No justification for kangaroo cull
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No justification for kangaroo cull

A FEW YEARS back the long-running drought was used by ACT authorities to justify the killing of kangaroos living on two Defence Department sites in the territory.

The kangaroos were said to be in danger of starving and a threat to the survival of other species living on the sites.

Now that the dams are filled to overflowing, it is said that kangaroos on a number of ACT reserves threaten the ecosystem through overgrazing. We are told that ''reducing kangaroo populations to a sustainable level now will avoid the necessity to cull much larger numbers when weather conditions return to a more normal, drier pattern''.

So in a nutshell, the inappropriately named Parks and Conservation Service - actually Kanberra Killing and Kulling - shoots kangaroos when it's dry, and kills them when it's wet.

When the cull on the two Defence sites was previously announced, the species under threat were said to be the golden sun moth, the grassland earless dragon, the striped legless lizard and the Perunga grasshopper. It was implied that these enclosed Defence lands were among the very few places where these species could be found.

But look now at the list of species the department says are threatened by kangaroos on the nine nature reserves. They are the grassland earless dragon, the golden sun moth, the striped legless lizard and the Perunga grasshopper.

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It seems these species are everywhere across the ACT.

If my memory serves me correctly, when development was to take place at a Narrabundah caravan park some years back, the earless dragon was there as well. How often can they cry ''dragon''?

It has to be added that the button wrinklewort is threatened by the kangaroo, too.

The department commissioned a survey ostensibly to determine ACT citizens' attitudes to the cull. But as with any survey, the questions can bias the result. The first question was: how would you rate the risk of hitting a kangaroo while driving a motor vehicle on a road in the ACT?

Immediately this has respondents thinking about a serious problem with kangaroos. They were then asked if, in the past three years, they had been in an accident involving a kangaroo and, if so, did it result in damage to a vehicle, or death or injury? This reinforces the danger in respondents' minds.

The pollsters maintain that even if people felt there was a low or very low risk of hitting a kangaroo, they were just as likely to support kangaroo culling as those who felt there was a high or very high risk.

At last, at question five, respondents were asked which of three statements best described their attitude to kangaroo culling: I believe that kangaroo culling is appropriate under certain circumstances; I am against kangaroo culling under any circumstances; or I am unsure about this subject.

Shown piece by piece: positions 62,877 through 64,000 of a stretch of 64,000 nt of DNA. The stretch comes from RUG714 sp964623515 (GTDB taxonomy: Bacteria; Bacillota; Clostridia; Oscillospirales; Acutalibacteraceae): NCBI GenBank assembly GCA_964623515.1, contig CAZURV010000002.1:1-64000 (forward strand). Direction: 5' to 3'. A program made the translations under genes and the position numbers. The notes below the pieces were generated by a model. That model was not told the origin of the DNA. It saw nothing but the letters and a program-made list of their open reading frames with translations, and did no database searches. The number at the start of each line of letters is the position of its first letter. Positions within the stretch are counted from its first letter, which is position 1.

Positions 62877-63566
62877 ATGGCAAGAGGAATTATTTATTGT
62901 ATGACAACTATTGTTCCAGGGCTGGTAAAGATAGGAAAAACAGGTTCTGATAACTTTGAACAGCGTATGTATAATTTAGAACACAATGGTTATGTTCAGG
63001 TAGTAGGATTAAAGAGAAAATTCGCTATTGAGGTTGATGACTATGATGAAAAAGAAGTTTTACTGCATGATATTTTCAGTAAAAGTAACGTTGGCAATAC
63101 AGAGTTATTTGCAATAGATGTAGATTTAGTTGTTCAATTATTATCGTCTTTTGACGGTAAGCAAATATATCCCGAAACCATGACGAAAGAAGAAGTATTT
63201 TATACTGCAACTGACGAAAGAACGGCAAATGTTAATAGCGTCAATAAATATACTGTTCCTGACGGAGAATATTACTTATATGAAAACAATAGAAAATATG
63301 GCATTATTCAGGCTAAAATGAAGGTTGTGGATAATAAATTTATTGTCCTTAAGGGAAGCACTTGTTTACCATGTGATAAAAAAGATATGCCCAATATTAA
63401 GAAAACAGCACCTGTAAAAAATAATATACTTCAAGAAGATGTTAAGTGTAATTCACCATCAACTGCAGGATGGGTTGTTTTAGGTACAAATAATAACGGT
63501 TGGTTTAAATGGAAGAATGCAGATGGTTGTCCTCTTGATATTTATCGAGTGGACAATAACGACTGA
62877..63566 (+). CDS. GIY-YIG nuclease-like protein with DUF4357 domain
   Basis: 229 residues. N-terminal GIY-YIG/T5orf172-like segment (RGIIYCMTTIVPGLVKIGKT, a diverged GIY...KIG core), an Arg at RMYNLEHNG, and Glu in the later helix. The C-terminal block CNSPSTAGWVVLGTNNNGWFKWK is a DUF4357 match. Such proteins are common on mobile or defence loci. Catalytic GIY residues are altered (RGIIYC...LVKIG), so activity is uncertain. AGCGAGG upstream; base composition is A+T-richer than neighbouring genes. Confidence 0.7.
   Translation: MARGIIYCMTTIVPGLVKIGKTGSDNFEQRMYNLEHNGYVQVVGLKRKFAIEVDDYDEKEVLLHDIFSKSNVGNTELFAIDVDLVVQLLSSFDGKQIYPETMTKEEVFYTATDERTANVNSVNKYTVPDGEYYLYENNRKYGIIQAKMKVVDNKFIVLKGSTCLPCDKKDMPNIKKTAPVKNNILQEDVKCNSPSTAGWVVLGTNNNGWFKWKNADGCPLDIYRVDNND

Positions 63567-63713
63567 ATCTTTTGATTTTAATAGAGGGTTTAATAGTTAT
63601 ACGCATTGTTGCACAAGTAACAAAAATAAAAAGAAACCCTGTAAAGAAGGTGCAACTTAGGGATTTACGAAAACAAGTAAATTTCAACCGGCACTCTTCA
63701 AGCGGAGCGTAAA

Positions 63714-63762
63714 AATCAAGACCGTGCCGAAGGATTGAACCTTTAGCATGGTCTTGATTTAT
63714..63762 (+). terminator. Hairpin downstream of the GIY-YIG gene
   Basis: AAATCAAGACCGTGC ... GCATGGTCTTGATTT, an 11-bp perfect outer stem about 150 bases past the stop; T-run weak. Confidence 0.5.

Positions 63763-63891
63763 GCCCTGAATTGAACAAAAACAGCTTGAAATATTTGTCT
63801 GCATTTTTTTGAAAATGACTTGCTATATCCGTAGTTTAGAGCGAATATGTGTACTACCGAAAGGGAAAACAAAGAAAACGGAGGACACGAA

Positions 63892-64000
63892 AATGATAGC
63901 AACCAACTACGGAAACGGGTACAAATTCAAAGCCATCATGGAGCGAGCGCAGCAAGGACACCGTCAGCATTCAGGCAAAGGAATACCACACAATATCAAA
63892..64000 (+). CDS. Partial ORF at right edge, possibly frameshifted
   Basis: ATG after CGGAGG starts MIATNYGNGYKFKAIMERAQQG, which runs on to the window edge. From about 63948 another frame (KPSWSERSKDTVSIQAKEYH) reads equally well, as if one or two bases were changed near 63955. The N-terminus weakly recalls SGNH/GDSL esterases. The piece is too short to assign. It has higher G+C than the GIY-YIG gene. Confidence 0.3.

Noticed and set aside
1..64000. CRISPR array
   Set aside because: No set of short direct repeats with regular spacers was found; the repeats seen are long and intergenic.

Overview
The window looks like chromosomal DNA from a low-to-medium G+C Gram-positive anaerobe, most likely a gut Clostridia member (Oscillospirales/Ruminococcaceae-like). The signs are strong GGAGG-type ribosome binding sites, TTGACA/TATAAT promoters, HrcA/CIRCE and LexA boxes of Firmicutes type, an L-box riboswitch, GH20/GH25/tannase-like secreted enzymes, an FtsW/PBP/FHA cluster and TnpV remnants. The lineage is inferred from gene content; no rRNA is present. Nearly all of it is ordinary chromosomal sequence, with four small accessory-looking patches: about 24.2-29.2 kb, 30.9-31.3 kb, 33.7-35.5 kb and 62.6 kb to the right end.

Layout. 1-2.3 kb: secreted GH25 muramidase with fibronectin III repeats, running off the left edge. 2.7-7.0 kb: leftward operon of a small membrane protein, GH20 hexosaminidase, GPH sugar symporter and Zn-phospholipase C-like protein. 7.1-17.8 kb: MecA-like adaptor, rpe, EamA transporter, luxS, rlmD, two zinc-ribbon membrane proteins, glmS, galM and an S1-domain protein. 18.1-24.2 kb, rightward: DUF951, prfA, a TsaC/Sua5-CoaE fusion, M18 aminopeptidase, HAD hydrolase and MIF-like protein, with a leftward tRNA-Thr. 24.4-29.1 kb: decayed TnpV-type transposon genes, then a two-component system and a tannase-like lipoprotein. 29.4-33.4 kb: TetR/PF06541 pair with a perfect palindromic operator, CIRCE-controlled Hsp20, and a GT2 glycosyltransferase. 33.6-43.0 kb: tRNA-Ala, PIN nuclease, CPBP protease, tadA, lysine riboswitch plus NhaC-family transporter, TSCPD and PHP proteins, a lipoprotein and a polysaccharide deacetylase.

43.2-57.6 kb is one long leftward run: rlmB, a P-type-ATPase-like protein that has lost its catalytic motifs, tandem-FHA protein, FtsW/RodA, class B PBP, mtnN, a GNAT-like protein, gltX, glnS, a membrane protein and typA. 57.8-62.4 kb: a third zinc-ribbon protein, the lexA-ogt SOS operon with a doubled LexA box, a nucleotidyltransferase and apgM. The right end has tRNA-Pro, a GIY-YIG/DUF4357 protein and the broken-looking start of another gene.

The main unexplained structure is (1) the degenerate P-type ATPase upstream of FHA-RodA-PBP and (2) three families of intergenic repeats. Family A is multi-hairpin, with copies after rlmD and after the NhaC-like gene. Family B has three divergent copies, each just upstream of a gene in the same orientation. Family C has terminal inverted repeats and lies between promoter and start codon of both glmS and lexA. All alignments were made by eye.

Now, even here the question helps produce the pro-culling result. As anyone reading this article would see, I am opposed to the department's culls. But I would have to tick the ''I believe that kangaroo culling is appropriate under certain circumstances'' box because under certain circumstances I would accept culling. If the animals were diseased, or genuinely starving, or seriously threatening the environment, then culling could be justified. But a strong case has to be made and the department simply hasn't done it.

Given the design of the survey, it is not surprising to find that 79 per cent of respondents said that culling was appropriate under certain circumstances and only 13 per cent were against it in any circumstances. I should also say that I do not think the web-poll conducted by The Canberra Times is a reliable reflection of citizens' views. Its question - Do you support the ACT Government's culling of kangaroos? - was better. But the result - 55 per cent against culling and 41 per cent in favour - is selective in that it only reflects the views of those keen enough to respond on the web.

The kangaroo cull is made all the worse by the decision to dump the animals that are killed. The excuse for doing this is that there are no commercial kangaroo harvesting arrangements in the ACT and it would not be cost-effective to establish and administer a commercial operation. This is an admission of administrative incompetence and inefficiency. It should not be prohibitively expensive to put in place an approval and monitoring process for a small territory like the ACT.

Some years back, when working for the federal government's Textile, Clothing and Footwear Taskforce, I met an eccentric Queenslander who had built up a highly successful leather works employing hundreds. His plant had built an export business selling kangaroo leather to a world-leading football boot manufacturer. Not one to waste, he told me that if he passed a recently killed kangaroo while driving, he would stop, skin the animal and take the hide back to his works for processing. Some may be disgusted by this, but it's better than letting the carcass lie on the side of the road.

The department is to be applauded for one improvement. This year a small number of carcasses are to be taken by the National Zoo and Aquarium, presumably to be eaten by the carnivores.

I have no doubt that if an effort was made, a processor could be found to take the carcasses. It would require more effort from the department than the simple, quick and dirty solution of dumping in a pit. But if, as seems likely, this killing is going to be a regular thing, the effort should be made.

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